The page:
My husband and I moved to la Dordogne in 2002 and bought a hotel/bar/restaurant to renovate and run by ourselves. We too had bought into ‘the dream’ and went over pretty much with eyes and ears closed to reality. It was extremely hard work. My husband has French as his mother tong but I had very basic school French at that time which meant that to begin with it fell to him to deal with everything bureaucratic and anything relating to life in general – which takes HOURS in France I can tell you! Employing people in France is incredibly expensive so at times I would be waiting on and serving at the bar for up to 70 people on my own. We would get up at 6am some days to do breakfasts for hotel guests and then not go to bed till 2am after busy nights. Meanwhile – we happily became pregnant so you can imagine how hard it was in 42 deg heat and a bump!
Eventually we employed some staff to help us as it was just not feasible to do it all on our own – but that meant taking a huge cut in our own salaries. Two weeks after our gorgeous son was born (another story but wow – the hospital and after care was amazing) I was back to work and my husband had no time off at all. Frankly I don’t know how we did it but I do know that a few months after he was born I had told my husband that I wasn’t going to be continuing like that.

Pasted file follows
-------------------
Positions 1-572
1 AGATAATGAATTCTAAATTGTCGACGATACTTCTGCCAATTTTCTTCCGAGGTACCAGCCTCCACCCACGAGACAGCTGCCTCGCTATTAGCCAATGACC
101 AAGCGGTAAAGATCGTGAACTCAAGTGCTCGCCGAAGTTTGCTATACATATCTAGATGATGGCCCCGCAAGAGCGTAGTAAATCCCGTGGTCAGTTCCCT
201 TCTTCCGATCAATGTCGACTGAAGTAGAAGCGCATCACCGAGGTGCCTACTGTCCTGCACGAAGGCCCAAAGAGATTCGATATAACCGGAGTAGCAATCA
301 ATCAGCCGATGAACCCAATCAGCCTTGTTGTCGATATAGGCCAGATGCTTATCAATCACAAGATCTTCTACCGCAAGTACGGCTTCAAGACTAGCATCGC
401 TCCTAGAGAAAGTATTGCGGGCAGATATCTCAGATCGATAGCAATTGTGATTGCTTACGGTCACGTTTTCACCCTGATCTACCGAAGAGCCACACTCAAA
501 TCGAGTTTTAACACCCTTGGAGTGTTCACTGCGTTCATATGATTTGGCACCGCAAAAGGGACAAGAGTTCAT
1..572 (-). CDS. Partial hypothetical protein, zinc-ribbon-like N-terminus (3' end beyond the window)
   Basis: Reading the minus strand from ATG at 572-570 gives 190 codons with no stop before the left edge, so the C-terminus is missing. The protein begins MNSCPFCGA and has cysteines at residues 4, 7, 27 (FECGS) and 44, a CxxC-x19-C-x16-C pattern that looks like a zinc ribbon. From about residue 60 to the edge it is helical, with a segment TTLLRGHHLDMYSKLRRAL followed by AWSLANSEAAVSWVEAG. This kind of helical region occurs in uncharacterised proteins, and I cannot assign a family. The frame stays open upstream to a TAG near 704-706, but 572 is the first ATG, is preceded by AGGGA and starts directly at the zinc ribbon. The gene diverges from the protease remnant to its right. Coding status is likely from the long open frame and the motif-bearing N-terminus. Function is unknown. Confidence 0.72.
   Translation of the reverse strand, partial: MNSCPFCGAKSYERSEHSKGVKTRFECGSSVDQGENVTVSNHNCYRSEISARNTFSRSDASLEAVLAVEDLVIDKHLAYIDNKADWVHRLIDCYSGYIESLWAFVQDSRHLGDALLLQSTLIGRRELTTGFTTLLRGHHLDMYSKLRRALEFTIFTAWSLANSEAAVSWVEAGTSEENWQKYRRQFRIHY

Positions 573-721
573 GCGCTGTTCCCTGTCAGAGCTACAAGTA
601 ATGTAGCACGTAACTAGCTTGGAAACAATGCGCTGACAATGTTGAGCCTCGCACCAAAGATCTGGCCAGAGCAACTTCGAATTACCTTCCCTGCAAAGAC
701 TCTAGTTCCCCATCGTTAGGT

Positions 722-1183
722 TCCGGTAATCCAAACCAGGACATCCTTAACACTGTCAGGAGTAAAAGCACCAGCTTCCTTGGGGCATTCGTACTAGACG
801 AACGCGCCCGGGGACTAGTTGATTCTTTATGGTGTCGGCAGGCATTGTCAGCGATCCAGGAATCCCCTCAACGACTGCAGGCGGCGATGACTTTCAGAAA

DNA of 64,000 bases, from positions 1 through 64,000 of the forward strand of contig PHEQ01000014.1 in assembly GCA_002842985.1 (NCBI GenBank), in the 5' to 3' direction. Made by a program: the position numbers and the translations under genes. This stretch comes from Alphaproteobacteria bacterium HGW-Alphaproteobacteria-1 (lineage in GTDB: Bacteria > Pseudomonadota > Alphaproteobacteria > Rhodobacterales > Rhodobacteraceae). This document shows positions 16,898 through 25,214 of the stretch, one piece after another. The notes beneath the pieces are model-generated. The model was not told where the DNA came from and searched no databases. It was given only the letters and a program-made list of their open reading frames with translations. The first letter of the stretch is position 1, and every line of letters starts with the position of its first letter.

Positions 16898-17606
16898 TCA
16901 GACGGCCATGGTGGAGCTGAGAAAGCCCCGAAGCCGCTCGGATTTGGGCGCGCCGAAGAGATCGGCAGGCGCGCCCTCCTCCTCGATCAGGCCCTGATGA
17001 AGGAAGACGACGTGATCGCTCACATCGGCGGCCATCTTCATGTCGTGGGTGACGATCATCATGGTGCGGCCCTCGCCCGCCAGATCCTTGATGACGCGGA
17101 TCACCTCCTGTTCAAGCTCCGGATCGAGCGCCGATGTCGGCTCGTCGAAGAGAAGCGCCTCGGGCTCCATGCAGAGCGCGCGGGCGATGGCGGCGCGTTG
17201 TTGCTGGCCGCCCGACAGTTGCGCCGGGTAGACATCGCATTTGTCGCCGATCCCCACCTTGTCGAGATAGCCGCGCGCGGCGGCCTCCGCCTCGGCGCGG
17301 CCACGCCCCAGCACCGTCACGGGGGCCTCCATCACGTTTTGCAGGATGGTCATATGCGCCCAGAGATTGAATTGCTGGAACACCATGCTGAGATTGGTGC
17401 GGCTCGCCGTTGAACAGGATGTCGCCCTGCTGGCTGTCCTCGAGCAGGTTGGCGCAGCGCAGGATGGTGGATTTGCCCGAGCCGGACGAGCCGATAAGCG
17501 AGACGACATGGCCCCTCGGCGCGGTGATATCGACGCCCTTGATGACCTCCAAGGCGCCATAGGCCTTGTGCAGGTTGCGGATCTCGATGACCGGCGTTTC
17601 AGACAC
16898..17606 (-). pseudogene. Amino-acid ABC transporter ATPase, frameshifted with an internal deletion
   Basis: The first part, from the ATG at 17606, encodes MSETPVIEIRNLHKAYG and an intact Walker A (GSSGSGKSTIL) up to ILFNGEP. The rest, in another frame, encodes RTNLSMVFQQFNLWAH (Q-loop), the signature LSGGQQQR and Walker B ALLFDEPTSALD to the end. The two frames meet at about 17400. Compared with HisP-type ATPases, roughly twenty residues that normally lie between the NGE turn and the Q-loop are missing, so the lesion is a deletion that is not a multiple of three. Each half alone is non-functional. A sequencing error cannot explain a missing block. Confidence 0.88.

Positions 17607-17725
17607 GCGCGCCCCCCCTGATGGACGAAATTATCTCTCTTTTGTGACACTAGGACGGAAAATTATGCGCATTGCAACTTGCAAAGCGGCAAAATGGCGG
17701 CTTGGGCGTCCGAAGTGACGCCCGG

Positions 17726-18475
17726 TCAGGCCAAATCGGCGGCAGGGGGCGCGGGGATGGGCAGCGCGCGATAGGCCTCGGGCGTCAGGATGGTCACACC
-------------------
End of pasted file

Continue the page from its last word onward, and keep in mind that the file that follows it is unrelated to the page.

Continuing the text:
The summer was fun – but not fun enough to carry us through the long, cold and lonely winter. Once the tourists have all gone home it is spookily quiet. I missed the buzz, I missed strolling through the shops, I missed museums, I missed family and I missed Costa Coffee!! I felt that there wasn’t enough to offer our son when he grew up. Most of all I loved our French friends and neighbours but I couldn’t bear the Brits who had been there for years and yet spoke no French, claimed the chaumage and were on the permanent hunt for beans and chips. We had no choice but to be nice to those people who were customers (or just pint drinkers!).. Eventually we left the business closed and moved back to the UK. I just couldn’t take anymore of it so we cut our losses.
On a positive note – we came back having made a good profit and with a much larger deposit for our home here. But it took almost 2 years to sell the business and house and it was very, very touch and go even then.